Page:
Deconstructing Firestone Walker XV

The last time I was at the Avalon in Hollywood wasn’t for a beer tasting event, but that’s a story for another day. On November 12th of LA Beer Week, we arrived at the usually bustling nightclub to a long line of eager attendees anxiously anticipating what’s to come, Firestone Walker Deconstructed. Once inside the venue however, there was no world renowned DJ or high tempo club music, just really good beer and really great food from world renowned Firestone Walker and Homebrew Chef, Sean Paxton. I use the word “just” loosely because there was nothing minimal about an event that featured 8 food courses paired with a selection of 11 different beers.

The real star of the night was the highly anticipated Firestone Walker XV, their annual blend of barrel aged beers. Hailing from the wine country of Paso Robles, blending is nothing new to the region however it wasn’t until Matt Brynildson, head brewer at Firestone Walker, had a “eureka moment” to bring the technique over to the craft beer world. We had the pleasure of asking Matt some questions as the night went on and got more insight into the blending process.

Chances are, any brewery that barrel ages their beer has a process in place for blending. That’s because, as Matt described, each barrel imparts its own characteristics to the beer so in order to have a consistent finished product, these variations are blended into one large batch. Matt’s process for XV takes this one step further in that instead of blending the same beer together, he brews 8-10 unique flavors and invites a group of 16 winemakers from the region to do it with him. He also told us that he likes to stay as uninvolved as possible in the multi-session, 12 hour process, allowing the winemakers to even make the selection as to which beers they do and don’t use.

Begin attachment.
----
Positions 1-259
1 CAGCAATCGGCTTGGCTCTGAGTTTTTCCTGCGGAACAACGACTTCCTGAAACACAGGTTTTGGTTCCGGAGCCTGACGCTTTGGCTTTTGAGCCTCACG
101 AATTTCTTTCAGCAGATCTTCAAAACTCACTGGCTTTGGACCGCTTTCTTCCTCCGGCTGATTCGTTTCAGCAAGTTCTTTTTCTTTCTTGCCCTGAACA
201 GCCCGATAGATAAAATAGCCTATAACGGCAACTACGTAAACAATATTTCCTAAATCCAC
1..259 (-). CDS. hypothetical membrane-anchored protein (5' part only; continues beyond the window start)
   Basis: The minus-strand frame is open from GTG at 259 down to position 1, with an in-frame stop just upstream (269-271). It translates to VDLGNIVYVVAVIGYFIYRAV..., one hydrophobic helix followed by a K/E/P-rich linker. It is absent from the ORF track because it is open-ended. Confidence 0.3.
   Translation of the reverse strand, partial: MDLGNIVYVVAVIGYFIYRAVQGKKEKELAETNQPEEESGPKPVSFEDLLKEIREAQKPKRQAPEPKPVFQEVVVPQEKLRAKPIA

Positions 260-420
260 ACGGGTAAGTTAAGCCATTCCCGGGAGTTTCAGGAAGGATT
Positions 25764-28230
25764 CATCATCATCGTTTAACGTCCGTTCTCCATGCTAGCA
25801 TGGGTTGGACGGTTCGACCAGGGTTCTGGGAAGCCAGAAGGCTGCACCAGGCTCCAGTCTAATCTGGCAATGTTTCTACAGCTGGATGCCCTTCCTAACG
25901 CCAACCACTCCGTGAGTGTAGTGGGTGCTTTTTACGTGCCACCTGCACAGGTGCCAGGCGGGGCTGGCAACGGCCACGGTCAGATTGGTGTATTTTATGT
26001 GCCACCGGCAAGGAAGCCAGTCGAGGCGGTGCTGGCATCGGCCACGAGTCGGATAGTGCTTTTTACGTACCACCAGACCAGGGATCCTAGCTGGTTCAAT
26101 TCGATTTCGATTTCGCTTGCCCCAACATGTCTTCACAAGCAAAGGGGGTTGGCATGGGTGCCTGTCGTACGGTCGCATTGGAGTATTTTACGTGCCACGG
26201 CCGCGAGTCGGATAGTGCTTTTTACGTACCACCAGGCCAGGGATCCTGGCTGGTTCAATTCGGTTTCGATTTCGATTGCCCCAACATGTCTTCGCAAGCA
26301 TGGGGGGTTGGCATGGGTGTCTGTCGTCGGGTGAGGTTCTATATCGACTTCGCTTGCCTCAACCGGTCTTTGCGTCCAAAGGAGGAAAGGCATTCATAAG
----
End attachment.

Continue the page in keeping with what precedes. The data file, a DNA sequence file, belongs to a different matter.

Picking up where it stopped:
This years blend features eight different beers, each of them barrel aged anywhere from 3 to 12 months. As Matt explained it, many of these were never meant to be sipped on their own but instead are primarily used as blending components. As we tasted each of them, this started making a lot of sense as some had such extreme oak characteristics that it was like licking the inside of a bourbon barrel. An experience that some of us enjoyed very much.

The blends base is made up primarily of Barley Wines with four of the eight components coming from that style family. These included Sticky Monkey, which is described as being “sweeter in order to balance some of the heat of the alcohol” and Helldorado, a golden Barley Wine that is useful in lightening the final color of the anniversary ale. Surprisingly, they also used a significant amount of Double Jack in the blend which really helped mellow and meld the oak and bourbon flavors in the final mix.

After eight food pairings, each matched with a component of the blend, it all came together when they finally served XV. Although a slew of 12% monsters slightly skewed our palates, it was still possible to identify many of the elements that we had been tasting throughout the night. From the boozy and oaky flavors of Good Foot to the creamy and chocolaty Bourbon Barrel Aged Velvet Merkin, XV is an amazing blend of amazing beers brewed by a downright amazing brewery.

– Philippe

From Left to Right: Flash Gordon, Sean Paxton, Matt Brynildson, Philippe Gagnon

This was originally written for and posted on the Tap Hunter Blog

Philippe Gagnon is the founder and writer for Craft Beer Culture. Currently residing in Orange County, California, you can find him at the local brewery drinking craft beer or online through FacebookTwitter, and .

Leave a comment